Wow, I’m person of the year…well, at least according to Time Magazine, which has deemed the user-generated (Myspace, Facebook, YouTube, blogs, etc.) phenomena worthy as its annual Person of the Year. Of course, I’m flattered because it finally validates all the hours I’ve spent toiling away on the computer – hours that I could’ve been devoting to my family and friends. But no, I’m part of a greater cause: the user-generated revolution that is going to drive traditional media to their knees.
Good for you, Time! Good for you to lavishing praise on the Internet as opposed to some humanitarian, politician, celebrity, businessman or athlete. Good for you for recognizing it’s really all about me (and you and you and you as well). Good for you for declaring Web 2.0 is “really a revolution”, and good for you for recognizing this interactive, do-it-yourself Web is not Tim Berners-Lee’s Web.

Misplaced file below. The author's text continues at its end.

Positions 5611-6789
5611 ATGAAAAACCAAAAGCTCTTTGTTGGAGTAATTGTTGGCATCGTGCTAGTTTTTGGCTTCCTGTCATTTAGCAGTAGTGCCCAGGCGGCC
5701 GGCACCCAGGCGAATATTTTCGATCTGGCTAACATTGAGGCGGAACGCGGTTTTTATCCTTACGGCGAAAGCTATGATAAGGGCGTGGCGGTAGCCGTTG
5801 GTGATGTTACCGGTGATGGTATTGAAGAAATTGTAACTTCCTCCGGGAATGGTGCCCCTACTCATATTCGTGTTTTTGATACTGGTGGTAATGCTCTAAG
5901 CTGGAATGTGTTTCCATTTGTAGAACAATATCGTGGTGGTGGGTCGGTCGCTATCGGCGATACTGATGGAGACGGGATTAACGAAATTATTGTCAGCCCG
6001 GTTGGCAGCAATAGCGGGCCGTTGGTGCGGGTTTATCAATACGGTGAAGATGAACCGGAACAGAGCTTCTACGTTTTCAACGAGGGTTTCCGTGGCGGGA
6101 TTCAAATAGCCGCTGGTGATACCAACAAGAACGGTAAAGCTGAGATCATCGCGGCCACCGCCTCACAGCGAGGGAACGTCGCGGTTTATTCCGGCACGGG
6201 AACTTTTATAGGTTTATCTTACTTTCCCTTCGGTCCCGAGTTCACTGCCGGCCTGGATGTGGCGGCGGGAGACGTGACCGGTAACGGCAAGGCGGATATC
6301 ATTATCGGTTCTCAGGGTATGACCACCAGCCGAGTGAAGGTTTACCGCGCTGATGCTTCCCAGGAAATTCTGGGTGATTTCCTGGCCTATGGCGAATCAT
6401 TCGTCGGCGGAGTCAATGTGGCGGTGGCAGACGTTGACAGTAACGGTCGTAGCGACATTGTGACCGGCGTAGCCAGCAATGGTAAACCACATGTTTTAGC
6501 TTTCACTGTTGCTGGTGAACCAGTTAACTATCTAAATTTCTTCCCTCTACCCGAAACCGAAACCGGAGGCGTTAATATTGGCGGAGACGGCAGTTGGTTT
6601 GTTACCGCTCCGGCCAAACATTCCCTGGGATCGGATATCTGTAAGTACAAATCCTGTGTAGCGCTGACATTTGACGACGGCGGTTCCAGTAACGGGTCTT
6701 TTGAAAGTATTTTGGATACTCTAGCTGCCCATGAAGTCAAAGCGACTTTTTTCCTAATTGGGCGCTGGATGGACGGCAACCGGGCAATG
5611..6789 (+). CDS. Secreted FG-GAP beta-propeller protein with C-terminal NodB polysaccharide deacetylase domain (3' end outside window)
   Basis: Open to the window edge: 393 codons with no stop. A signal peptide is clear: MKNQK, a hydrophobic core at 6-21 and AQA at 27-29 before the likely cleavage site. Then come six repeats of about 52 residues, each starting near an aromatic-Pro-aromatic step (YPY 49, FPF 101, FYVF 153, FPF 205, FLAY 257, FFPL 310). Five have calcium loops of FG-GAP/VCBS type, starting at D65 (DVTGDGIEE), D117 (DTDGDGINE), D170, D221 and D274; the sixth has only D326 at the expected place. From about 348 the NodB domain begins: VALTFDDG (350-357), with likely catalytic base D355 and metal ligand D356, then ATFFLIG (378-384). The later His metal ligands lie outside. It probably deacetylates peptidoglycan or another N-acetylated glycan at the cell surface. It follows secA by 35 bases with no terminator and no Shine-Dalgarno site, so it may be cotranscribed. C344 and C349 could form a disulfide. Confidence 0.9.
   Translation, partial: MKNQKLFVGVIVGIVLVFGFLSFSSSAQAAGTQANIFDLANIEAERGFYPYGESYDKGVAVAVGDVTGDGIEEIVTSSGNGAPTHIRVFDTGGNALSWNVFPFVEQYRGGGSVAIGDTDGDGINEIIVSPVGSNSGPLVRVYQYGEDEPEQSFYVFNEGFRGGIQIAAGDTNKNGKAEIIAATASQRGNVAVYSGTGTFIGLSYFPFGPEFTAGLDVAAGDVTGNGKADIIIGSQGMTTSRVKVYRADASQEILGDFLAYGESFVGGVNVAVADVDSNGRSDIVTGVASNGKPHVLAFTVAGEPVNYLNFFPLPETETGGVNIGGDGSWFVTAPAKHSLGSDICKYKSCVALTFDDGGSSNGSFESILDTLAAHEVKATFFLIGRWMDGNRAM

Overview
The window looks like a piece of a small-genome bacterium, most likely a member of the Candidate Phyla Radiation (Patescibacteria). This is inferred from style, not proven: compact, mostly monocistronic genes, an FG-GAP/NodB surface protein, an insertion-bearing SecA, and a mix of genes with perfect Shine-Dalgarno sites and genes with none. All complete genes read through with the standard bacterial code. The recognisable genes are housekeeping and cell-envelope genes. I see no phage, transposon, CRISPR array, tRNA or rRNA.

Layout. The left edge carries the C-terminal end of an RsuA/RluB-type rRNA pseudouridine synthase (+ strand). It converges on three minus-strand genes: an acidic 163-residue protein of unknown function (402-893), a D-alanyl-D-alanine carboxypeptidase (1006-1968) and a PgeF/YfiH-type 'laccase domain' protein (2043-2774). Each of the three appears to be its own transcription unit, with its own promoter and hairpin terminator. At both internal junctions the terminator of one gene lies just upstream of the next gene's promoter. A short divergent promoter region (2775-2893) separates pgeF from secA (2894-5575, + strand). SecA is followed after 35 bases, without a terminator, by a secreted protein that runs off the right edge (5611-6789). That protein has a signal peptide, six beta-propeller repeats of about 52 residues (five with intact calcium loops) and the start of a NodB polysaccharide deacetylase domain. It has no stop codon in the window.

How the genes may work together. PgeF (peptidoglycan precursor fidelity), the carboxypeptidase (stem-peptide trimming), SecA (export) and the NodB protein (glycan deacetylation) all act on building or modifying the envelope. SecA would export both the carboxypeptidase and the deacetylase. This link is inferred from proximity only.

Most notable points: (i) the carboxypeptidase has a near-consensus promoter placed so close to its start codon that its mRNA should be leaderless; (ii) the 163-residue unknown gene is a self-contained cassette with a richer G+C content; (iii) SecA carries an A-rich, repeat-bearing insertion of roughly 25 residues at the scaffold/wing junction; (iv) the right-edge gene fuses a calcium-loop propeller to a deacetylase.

Then again, what if Time’s wrong? What if Time has simply got caught up in dot-com boom II, which is different than dot-com boom I because investors aren’t being suckered into throwing dollars in start-ups without a chance and entrepreneurs without a clue. Arguably, Time’s recognition of the Web’s impact could have happened five years ago as it started to really emerge into the mainstream. So, what’s really different now other than a new set of different players that have jumped into the public consciousness such as Wikipedia, YouTube and MySpace? Don’t get me wrong, I love it when a large publication such as Time puts the spotlight on my world but sometimes you have to question whether the focus is over the top and given too much significance than it really deserves.
For more thoughts on Time’s package, check out Paul Kedrosky, who criticizes Josh Quittner’s contention this boom is different than the original dot-com boom. “This boom is achingly similar, with the main difference being that it is cheaper this time to get yourself in just as deep — and this time there is no IPO market to bail you out,” Kedrosky argues. Meanwhile, Peter Cashmore looks at how Time has identified video (YouTube) as a major development, while Darren Rowse describes the Time’s story as “Link Bait of the Year” given all the inbound links it will attract,

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